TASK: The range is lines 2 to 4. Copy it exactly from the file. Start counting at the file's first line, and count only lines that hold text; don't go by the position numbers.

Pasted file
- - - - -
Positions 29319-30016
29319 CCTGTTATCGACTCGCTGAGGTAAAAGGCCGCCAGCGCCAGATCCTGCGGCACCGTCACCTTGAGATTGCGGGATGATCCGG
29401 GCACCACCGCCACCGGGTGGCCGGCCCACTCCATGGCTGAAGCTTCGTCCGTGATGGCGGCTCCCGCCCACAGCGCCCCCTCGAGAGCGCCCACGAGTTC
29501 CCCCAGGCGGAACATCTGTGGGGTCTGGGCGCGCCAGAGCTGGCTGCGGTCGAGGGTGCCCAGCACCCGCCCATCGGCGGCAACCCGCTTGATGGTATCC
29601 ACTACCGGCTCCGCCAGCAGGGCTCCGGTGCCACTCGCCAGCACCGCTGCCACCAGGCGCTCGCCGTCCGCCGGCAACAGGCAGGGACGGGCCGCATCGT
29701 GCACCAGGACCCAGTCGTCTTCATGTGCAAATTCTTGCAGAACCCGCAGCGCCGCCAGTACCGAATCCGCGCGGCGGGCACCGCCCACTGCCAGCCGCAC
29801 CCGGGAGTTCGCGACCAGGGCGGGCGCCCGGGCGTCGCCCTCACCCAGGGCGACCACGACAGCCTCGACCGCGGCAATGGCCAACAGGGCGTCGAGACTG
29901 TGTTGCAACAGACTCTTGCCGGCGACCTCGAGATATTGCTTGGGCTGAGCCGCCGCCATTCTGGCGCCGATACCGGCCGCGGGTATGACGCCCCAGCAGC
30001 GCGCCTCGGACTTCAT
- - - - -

29319 CCTGTTATCGACTCGCTGAGGTAAAAGGCCGCCAGCGCCAGATCCTGCGGCACCGTCACCTTGAGATTGCGGGATGATCCGG
29401 GCACCACCGCCACCGGGTGGCCGGCCCACTCCATGGCTGAAGCTTCGTCCGTGATGGCGGCTCCCGCCCACAGCGCCCCCTCGAGAGCGCCCACGAGTTC
29501 CCCCAGGCGGAACATCTGTGGGGTCTGGGCGCGCCAGAGCTGGCTGCGGTCGAGGGTGCCCAGCACCCGCCCATCGGCGGCAACCCGCTTGATGGTATCC